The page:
by Bronwen Hruska
Published by Pegasus
Thanks to edelweiss for the preview
4.5 / 5
I am a public school kid all the way. Public elementary, junior high, high school, college, and graduate school. In-state tuition! Holla!!!
I even teach at a public school. So private school is something of a a foreign entity to me. I hear the stories of elitism, parents who buy their kids out of trouble and into swanky private universities, spoiled brats who aren’t as smart as they think they are. But how much of that is clouded by public school jealousy over private school perks?
This novel doesn’t so much address the discrepancy as it does pry off the lid of what makes private schools successful. For the students in ultra private (and expensive, at over $50,000 a year) Bradley, success comes by way of medication.
Sean somewhat reluctantly sends his third grade son Toby to the school. Not that Sean foots the bill; that joy falls to his wealthy in-laws, who regularly extol the virtues of being a Bradley grad. Sean and Toby live alone in their rent controlled New York apartment, Sean’s wife Ellie having decamped in a fit of depression. When Bradley’s administrators suggest – which is a kind way of putting it – that Toby get evaluated for possible medication to solve a phantom ADD problem, Sean resists. But there is a hint of a threat: if Toby doesn’t get on Ritalin, he might be kicked out of Bradley.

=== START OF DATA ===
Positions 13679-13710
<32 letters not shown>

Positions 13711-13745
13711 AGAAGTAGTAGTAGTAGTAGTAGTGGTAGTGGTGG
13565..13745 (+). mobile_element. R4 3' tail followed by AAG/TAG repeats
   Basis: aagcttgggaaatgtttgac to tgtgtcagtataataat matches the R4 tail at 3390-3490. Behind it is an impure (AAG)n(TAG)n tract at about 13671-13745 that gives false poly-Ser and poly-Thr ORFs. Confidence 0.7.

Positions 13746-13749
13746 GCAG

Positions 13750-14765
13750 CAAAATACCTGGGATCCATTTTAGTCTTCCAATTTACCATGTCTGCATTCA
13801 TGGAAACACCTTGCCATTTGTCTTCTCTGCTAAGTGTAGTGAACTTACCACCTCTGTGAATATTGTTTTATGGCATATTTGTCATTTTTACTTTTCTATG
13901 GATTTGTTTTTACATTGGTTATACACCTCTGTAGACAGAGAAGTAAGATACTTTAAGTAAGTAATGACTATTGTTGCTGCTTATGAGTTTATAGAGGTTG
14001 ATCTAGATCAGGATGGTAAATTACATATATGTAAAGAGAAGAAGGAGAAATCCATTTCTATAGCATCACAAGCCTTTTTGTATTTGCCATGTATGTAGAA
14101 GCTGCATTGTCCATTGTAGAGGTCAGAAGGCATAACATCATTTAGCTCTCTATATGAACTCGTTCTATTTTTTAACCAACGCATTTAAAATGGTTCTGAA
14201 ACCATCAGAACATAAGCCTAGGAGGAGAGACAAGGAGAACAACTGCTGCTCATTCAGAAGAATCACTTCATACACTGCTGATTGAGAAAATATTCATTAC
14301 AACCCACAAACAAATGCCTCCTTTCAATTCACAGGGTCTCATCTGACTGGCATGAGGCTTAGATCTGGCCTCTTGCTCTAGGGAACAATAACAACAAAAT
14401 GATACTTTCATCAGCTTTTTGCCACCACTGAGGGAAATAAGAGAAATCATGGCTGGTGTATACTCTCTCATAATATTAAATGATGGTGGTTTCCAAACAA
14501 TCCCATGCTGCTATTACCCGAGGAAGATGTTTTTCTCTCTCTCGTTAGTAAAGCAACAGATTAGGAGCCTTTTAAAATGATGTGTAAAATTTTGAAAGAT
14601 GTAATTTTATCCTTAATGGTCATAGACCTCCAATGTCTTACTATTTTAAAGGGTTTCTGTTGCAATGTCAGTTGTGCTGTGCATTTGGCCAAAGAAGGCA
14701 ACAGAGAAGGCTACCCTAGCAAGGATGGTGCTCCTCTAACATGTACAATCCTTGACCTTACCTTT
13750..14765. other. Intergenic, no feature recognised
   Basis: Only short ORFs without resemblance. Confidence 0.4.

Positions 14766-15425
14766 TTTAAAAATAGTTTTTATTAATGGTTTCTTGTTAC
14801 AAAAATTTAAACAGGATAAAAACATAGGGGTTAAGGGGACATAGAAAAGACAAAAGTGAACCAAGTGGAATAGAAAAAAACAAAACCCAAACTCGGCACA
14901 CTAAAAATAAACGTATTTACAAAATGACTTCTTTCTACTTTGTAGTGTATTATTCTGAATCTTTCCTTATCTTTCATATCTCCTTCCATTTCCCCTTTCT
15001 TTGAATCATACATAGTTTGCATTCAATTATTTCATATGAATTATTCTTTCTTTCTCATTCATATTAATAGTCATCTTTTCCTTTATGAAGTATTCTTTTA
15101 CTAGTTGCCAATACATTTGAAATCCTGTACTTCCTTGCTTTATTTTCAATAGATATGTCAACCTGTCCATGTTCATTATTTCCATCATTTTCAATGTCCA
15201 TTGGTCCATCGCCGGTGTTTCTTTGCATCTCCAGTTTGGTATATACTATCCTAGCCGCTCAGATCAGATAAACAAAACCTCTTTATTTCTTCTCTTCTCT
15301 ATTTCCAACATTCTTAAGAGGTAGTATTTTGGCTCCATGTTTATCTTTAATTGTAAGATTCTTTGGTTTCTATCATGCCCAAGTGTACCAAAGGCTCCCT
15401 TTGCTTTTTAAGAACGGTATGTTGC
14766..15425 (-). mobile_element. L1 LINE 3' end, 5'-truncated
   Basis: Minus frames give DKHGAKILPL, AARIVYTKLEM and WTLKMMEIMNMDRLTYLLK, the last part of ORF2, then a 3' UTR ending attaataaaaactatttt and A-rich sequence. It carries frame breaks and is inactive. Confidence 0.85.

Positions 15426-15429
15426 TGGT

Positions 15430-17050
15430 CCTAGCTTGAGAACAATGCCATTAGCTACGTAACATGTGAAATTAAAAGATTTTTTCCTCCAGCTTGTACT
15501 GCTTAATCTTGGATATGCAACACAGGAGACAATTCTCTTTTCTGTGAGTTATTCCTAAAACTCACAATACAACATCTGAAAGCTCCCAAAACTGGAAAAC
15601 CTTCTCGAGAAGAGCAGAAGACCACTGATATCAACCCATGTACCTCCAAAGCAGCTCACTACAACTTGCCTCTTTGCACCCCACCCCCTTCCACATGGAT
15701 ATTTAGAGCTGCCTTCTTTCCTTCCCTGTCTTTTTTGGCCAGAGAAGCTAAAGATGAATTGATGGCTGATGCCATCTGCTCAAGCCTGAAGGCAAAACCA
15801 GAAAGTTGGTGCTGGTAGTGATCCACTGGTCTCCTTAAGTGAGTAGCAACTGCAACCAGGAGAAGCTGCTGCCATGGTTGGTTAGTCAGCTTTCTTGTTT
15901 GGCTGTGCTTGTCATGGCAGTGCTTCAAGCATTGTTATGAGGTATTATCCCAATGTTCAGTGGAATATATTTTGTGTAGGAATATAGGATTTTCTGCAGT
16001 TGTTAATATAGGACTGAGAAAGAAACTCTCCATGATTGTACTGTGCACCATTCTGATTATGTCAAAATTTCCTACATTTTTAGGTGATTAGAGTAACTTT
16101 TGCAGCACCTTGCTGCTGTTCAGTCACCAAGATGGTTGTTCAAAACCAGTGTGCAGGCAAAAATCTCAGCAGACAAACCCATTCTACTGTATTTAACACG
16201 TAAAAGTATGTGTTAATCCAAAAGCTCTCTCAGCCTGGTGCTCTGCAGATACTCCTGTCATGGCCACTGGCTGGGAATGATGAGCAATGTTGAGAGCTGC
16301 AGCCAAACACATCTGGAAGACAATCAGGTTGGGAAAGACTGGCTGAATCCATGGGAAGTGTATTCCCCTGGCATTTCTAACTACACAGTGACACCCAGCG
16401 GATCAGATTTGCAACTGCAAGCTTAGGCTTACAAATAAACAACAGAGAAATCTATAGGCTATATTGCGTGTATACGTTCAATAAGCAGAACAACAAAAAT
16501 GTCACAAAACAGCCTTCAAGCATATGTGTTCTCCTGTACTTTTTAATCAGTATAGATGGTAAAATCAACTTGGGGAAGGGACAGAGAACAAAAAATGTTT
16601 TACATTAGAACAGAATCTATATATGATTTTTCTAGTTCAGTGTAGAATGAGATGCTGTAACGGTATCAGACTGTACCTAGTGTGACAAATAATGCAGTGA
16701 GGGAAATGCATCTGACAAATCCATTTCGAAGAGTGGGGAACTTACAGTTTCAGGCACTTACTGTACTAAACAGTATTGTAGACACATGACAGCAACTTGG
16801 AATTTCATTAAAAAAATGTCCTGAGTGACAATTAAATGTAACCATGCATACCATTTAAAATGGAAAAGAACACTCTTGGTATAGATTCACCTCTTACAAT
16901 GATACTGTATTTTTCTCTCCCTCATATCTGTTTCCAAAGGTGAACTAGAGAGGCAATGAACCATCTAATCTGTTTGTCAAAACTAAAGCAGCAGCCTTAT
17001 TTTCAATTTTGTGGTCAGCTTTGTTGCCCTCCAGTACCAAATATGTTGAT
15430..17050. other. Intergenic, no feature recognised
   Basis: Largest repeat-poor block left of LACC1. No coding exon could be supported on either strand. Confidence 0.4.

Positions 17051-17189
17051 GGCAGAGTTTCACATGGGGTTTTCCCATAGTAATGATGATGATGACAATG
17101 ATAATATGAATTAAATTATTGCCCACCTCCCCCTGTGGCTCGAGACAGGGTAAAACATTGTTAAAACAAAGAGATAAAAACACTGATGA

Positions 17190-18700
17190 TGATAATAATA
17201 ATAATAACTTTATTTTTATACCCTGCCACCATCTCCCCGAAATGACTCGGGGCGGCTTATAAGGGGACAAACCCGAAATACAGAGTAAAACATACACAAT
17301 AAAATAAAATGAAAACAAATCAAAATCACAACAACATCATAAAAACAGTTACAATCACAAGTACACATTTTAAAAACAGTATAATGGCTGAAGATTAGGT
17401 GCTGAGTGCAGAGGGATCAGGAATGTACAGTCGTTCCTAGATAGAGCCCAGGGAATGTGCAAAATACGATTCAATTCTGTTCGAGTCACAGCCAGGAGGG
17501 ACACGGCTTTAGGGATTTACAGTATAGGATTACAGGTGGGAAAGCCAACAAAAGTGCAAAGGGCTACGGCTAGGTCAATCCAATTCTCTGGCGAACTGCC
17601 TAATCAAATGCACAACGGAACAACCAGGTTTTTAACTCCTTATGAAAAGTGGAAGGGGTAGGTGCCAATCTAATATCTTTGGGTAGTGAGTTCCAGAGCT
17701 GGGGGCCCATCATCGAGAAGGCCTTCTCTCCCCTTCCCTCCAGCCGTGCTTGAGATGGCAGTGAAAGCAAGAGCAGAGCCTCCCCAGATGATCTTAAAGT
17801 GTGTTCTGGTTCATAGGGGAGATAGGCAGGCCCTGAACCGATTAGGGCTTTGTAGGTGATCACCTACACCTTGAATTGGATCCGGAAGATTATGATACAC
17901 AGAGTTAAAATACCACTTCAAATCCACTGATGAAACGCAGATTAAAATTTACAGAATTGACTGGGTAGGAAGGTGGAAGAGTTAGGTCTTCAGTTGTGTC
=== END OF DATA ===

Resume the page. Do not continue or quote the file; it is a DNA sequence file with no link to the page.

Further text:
There are several stories going on here, and all of them are interesting and fun to read. There is the medication thread, complete with $350 a session psychiatrists, and there is the maternal abandonment by Ellie. We also have Nicole, Sean’s sister, whose child is ensconced in a New York public school. Nicole is adamant that private schools produce snobs, but would she put her daughter in one if she had the chance? Nicole’s observations and sentiments help balance out the private versus public debate, as do those of Toby’s tutor. There also is a romance brewing between Sean and another character.
You certainly know where Bronwen Hruska comes down on public v. private. She leaves no ambiguity whatsoever regarding her opinion, but by the time you finish the book, you will agree with her. Despite the clarity of her sentiments, she does try to show you both sides of the issue. She addresses the bonuses of private school and the risks of public.
Sean is as likable a character as I’ve encountered in a while. He’s hapless at times, but he’s a good father and a good man. That he delves into self-loathing is understandable, just as we understand his frustration with Bradley and with his ex-wife. We want his romance to work out for him because he’s a decent man trying to do his best for his son.
This is a fun, interesting book. Enjoy.